If you have a DSLR camera that you bought within the last three years or so, chances are you can shoot high definition video with it.
And that’s pretty great… you can get into video for the price of a still camera. Or can you?
It’s never so simple.
While the camera might be the same, almost everything else is different.
From the tripod to the lighting, video calls for equipment that is totally different than for photography.
For instance, I thought I could get away with an old Manfrotto tripod I wasn’t using anymore because it was heavy and just put on a cheap fluid head I bought from eBay. No, I could not do that. Yes, it would marginally work but for smooth pans, the legs of the tripod – without spreaders common to video tripods – were unstable and so my shots were unstable as well. In addition, that setup was hard to level. With a video head, you can level it in a flash.
I bought a dedicated video tripod and immediately noticed the difference. I relegated the makeshift tripod for locked-down shots on a second camera until I eventually bought a second video tripod.
If you have strobe lights or flashes for your photography, you’ll know at once you can’t use those for video. You need a continuous light source. There are many options – from cheap Chinese LED lights to HMI, tungsten and fluorescent lights. There is a world of lighting to choose from.
For me, I chose two Chimera triolet lights with softboxes, which are tungsten but can accept fluorescent bulbs, a Chimera birdcage lantern, and later, a Lowel Omni and Pro-light, both with accessories. I also have a couple of LED lights that have worked well when I don’t need a blast of light.
One thing to remember: LED lights stay relatively cool while tungsten gets very hot. You can’t use your old softboxes and umbrellas with them unless they are heat resistant. The good news? You can use your old lightstands.
One thing photographers never have to deal with is sound. Your DSLR has a little microphone built in. Don’t ever use it. The old saying goes, audio is 60 percent of video and that’s pretty true. Your viewers might be able to forgive shaky footage (hey, it’s a style, right?) but lousy audio? Uh-uh.
Beachtek and Juiced Link both have pre-amps that you can attach a microphone. Those rigs then can feed directly into the camera’s microphone input. That will give you pristine sound directly into your memory card and you don’t have to sync sound in post.
That only works for me a little bit because I use two cameras in most of my shoots. My two cameras, the Canon 5D Mark II, have a 12-minute recording limit. If I hook up, say, my Juiced Link Riggy on one camera, what happens when I have to restart the camera because of the time limit? I’ll likely lose a bit of audio. It’s okay if I’m using one camera – all’s good. But two, and it makes me uneasy.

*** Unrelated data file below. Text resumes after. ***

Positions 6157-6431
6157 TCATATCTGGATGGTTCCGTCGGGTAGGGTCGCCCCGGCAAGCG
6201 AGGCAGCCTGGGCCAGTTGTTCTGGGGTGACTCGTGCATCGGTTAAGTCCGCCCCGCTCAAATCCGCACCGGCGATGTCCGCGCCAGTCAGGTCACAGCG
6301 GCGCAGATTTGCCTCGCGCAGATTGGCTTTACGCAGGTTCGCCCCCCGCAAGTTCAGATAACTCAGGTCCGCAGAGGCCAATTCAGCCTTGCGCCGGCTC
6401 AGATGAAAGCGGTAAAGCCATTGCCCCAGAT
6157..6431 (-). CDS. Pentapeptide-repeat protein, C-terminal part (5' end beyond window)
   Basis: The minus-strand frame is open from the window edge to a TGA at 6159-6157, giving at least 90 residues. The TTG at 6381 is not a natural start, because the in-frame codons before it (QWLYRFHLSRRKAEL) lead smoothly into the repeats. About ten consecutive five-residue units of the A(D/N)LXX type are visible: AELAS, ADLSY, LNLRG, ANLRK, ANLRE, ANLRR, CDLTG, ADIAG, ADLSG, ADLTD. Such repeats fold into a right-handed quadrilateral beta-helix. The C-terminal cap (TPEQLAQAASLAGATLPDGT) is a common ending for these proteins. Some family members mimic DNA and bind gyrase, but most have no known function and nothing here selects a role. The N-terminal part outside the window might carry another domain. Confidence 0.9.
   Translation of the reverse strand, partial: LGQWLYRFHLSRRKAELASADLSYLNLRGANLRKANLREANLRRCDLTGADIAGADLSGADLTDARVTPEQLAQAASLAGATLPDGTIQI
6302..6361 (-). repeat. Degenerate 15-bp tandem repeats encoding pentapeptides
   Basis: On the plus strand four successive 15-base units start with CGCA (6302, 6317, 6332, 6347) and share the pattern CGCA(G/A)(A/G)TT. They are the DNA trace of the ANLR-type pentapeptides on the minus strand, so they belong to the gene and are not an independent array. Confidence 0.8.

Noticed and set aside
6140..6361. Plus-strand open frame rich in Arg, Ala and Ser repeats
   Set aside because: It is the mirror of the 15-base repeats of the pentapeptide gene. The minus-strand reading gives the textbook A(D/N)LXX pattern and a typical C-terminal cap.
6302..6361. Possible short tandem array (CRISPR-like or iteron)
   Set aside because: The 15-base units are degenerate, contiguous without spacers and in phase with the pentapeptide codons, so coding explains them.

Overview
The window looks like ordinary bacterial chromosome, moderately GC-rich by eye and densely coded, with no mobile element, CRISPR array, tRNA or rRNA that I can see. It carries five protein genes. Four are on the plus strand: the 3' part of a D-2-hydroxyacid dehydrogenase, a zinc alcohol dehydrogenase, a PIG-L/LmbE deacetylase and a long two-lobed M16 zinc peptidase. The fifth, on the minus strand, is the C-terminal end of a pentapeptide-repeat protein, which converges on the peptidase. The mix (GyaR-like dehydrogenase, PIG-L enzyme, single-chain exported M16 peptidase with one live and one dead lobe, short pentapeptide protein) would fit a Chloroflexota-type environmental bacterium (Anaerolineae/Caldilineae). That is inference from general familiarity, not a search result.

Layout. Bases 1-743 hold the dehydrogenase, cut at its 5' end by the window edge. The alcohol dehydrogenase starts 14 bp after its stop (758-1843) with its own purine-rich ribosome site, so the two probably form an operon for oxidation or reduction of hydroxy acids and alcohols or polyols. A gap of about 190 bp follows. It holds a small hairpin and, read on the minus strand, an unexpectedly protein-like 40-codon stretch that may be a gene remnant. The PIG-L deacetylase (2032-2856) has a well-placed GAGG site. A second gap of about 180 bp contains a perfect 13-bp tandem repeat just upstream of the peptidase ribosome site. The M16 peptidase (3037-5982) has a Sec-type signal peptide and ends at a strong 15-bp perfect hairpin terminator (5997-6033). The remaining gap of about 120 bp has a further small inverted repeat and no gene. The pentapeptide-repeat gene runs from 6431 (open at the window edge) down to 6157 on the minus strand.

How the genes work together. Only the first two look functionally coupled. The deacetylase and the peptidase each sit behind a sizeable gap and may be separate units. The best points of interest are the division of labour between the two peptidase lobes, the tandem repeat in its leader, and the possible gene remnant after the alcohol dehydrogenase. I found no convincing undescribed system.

My solution, previously, was to record separate audio on a Zoom H4N. Now, I use a Tascam DR60 but it is virtually the same premise. These two recording devices have XLR inputs and have phantom power. What’s phantom power? It’s where the microphone doesn’t have its own source of power and needs to rely on the recording device. A simple switch on those units allows you to use microphones that need power.
I started out using Rode Video Mics on my cameras but I soon learned the audio wasn’t the quality I wanted. Now I use those on my cameras but only to record scratch tracks so I have pretty good audio to synch my sound in post production.
Does synching audio in post sound intimidating? Don’t worry, it’s easy. You can do it by ear, which I did at the beginning, but better yet is a program called PluralEyes 3 that will knock your socks off with how fast it syncs sound to your pictures. It’s worth every penny.
And finally, microphones? I use two kinds and I use two kinds on almost every shoot I produce. One, a shotgun mic and two, a lavalier. A shotgun is a directional mic that you’ll most likely see on a boom pole or C-stand. A lavalier is a little lapel mic that attaches to your talent. For my money, I like the sound of the shotgun. But you never know which mic will be better for your purposes. I always record two sources of audio because of all the things that can go wrong, you can’t fake sound.
So in a nutshell, if I am picking essential items to start in video, I would pick a dedicated video tripod and fluid head (monopods are nice, too, but make sure it is also a video monopod); continuous lighting that works best for your situations; and an audio kit that allows you to get clear, beautiful sound.
There are so many other add-on items – monitors, Steadicams, sliders, etc., that can add convenience and production values to your videos – but you need these essentials and you’ll be well on your way to making a quality video.
By Diana Lundin